The relationship between grain size and the yield strength a is expressed by Hall-petch equation,  \sigma =\sigma _{i}+\frac{k}{\sqrt{d}}

This indicates that the smaller the grain size (hence more the grain boundaries), the greater is the strength. Grain size can be reduced during the casting stage or by heat treatment.

  • Strain aging: If metal is deformed plastically, unloaded and. after a little heating, reloaded, its yield strength is increased. This method is called strain aging.
  • Solid solution strengthening: If solute atoms are introduced into solvent atoms, (parent matrix of an alloy) strength of the parent metal is increased. This is due to the interaction between the solute atoms and the dislocations.
  • Precipitation hardening or age hardening: This is done by solution treating and quenching an alloy in which a second phase is in solid solution at the elevated temperature but precipitates upon quenching and aging at a lower temperature. This results in increased hardness and strength. Aluminium-copper alloys, and duralumins are the most common examples of this type of strengthening.
  • Fiber strengthening: Fibres of high strength such as those of alumina, boron, graphite, or tungsten are incorporated in a ductile and low strength matrix to increase their strength. Such materials are called composites.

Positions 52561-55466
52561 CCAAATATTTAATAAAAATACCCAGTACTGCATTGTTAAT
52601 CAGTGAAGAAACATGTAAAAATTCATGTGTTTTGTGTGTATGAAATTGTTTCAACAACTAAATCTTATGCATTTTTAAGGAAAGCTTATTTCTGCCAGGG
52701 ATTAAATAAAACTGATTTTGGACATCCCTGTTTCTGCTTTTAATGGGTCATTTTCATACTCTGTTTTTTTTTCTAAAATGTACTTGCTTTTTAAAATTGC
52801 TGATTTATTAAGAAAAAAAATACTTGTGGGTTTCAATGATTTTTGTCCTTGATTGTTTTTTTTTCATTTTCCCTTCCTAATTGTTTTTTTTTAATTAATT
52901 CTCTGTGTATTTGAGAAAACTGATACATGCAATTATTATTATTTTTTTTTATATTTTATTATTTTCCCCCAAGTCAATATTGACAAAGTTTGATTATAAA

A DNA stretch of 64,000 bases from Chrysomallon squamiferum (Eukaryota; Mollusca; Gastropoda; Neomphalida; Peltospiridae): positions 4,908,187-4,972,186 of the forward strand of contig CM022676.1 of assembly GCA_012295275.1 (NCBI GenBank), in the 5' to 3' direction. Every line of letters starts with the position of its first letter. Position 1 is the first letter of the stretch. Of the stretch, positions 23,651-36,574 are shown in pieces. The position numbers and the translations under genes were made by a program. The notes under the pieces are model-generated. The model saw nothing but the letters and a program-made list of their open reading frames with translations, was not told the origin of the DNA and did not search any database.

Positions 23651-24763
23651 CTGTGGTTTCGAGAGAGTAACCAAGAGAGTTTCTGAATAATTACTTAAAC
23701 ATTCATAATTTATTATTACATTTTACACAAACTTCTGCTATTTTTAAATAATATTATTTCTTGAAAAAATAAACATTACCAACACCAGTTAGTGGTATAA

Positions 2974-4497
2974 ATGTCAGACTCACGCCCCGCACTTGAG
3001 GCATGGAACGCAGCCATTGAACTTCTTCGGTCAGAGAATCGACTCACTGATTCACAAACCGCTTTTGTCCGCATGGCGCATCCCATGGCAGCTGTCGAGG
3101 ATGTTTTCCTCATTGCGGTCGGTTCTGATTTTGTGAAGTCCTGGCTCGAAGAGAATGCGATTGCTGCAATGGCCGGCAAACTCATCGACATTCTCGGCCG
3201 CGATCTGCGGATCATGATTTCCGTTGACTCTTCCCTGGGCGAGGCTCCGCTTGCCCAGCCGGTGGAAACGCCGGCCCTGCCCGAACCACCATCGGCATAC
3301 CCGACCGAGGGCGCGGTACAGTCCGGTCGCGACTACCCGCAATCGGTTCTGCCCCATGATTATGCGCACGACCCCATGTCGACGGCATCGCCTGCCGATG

• Strain hardening: Metals and alloys that do not respond to hardening by heat treatment are strengthened by cold working. Hardness and strength increase by cold working (plastically deforming at low temperatures). Higher, this is also accompanied by a decrease in ductility and increased tendency to corrosion. This may need a compromise between the two or a remedial measure like annealing.

Q.11. Explain the term ‘Fracture Toughness.

Ans. In all engineering materials defects, cracks or flaws are inevitably present. They may be introduced during the solidification, fabrication, or heat treatment stages of the material. The fracture resisting capability of a machine component or an engineering structure, therefore, must be evaluated in the presence of cracks. The fracture resistance of a material in the presence of cracks or discontinuities is known as its fracture toughness.

Mechanical Properties of Materials Viva Questions